Now, he is bringing his expertise to the Garden State to help farmers here adapt to the changing agricultural world.
Thaller and a small team travel between 40 percent and 50 percent of the time and work with local teams to create food incubators all over the world.
“It’s a balancing act,” Thaller said in a recent interview. His group starts by assessing the ability of the local farmers and entrepreneurs to create a successful business plan and sell their product at a steady profit.
“We ask ourselves, does this business idea makes sense? Then we do a deep dive, get deeply into the business and the opportunities,” he said.
Much of the World Bank work is in sub-Saharan Africa where the laws aren’t necessarily in favor of small entrepreneurs, especially when they are female.
“Women play a significant role in agriculture and agri-business,” he noted, and the World Bank does have a separate program for women entrepreneurs.
For example, in Tanzania, a woman-owned company processes and sells sunflower oil. Sunflowers are a huge crop in that country with about 260,000 farmers, Thaller said.
Farm markets are a significant factor in economic development in many of the countries Thaller works with. The World Bank uses the South African model, which basically joins together to provide infrastructure and promotion, to help other countries develop their farmers markets.
“They have a fabulous model, a national Farm Market Network Alliance,” he said. Many of the markets have events and music and do advocacy for local farming. “Customers find common ground with farmers,” Thaller said, “they know what they are buying and why they’re buying.”
One of the biggest farmers’ markets is in Kathmandu with 1247 vendors. Thaller said the vendors produce “everything, including the best Brie in the world, made by a French expat.”
After all these exotic locals, northwest New Jersey may seem a little tame, but Thaller chose Blairstown as the place he wanted to raise his daughter, so he is committed to helping his local farmers.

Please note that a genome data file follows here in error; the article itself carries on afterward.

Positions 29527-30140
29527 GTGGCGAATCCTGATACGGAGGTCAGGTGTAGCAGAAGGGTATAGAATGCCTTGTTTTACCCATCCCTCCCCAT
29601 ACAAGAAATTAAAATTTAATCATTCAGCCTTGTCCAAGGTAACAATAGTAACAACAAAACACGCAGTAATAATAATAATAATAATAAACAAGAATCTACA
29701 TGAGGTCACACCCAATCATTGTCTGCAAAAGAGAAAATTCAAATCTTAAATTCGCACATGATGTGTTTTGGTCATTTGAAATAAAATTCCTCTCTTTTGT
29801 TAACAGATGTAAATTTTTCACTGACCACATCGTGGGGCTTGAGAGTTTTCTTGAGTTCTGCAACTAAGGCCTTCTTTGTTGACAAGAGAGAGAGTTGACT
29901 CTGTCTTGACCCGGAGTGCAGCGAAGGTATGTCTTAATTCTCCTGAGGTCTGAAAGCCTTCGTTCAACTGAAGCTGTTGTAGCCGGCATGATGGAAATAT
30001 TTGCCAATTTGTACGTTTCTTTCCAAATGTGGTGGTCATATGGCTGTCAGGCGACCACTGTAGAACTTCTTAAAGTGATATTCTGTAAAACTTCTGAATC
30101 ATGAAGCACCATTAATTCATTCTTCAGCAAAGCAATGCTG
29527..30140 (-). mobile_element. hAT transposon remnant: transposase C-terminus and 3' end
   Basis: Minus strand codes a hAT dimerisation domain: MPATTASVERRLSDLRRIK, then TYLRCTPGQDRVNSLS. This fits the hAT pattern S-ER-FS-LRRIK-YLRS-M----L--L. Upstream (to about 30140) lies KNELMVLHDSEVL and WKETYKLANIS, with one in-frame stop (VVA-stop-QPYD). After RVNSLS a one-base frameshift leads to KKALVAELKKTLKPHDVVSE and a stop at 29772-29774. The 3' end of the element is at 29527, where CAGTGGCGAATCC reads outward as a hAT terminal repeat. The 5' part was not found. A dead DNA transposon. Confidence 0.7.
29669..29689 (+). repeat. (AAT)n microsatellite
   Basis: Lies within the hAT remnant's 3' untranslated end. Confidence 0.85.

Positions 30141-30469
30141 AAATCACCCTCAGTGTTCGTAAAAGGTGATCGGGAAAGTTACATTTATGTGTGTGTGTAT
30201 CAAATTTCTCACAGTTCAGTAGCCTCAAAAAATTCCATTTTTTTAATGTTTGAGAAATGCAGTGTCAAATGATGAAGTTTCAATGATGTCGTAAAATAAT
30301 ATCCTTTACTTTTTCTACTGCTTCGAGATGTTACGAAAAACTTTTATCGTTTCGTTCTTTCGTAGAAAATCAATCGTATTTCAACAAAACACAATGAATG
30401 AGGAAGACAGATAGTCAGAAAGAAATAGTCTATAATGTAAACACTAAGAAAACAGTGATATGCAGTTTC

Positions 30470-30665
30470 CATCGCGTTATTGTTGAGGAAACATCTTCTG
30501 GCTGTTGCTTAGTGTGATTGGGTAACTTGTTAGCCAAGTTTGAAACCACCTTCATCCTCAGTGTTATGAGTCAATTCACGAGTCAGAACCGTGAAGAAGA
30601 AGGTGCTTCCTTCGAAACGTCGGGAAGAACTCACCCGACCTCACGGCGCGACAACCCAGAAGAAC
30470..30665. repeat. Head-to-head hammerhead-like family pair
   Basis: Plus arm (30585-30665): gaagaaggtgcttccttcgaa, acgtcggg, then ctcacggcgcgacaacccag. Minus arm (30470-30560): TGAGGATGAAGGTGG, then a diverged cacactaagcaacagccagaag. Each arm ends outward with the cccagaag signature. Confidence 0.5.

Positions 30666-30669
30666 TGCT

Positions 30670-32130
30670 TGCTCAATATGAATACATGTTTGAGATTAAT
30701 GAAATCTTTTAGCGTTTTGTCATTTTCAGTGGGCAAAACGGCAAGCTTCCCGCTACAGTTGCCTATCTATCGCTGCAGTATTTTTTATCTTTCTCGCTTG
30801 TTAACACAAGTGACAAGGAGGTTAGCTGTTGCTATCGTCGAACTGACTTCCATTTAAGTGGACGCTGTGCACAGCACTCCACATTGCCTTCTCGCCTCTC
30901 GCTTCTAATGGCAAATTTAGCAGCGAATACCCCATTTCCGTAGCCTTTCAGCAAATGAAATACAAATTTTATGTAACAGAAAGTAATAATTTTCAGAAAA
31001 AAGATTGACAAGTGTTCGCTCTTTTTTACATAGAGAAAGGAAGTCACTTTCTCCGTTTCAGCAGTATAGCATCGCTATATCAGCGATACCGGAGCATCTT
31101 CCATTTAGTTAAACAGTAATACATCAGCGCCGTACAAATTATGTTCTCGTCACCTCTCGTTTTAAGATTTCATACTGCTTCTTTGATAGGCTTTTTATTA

New Jersey, has no Cottage Food Law, which allows small producers to use home appliances to bake, cook, can, pickle, dry, or candy low-risk foods. A food incubator can provide a commercial kitchen for farmers who want to process food that is not sold while fresh.
New Jersey is the only state without such a law, but a bill is before the legislature now. In addition, according to Thaller, there are commercial kitchens, such as those at Sussex Technical School and the community colleges that could be used if necessary.
“Too much crop is left in the field,” DelCoro said. “A food hub (another term for incubator) can turn that into value.”
In addition, a commercial kitchen or processing center can be used for other crops, such as barley, hops, and hazelnuts. A commercial facility can include a shelling machine for hazelnuts that are already being grown on a Rutgers agricultural experiment station and are a promising crop for New Jersey.
“We live in the largest market in the country, but the awareness of the abundance of local food is lacking.” There is not enough education about local and regional food,” DelCoro said, advocating for an incubator for promotion.
Whether a food incubator is a practical solution and exactly how it should be configured is the topic of a series of seminars presented by the Foodshed Alliance along with Thaller and DelCoro.
Thaller’s experience is in setting up food incubators primarily in the Third World, but he said the process of designing one is always the same.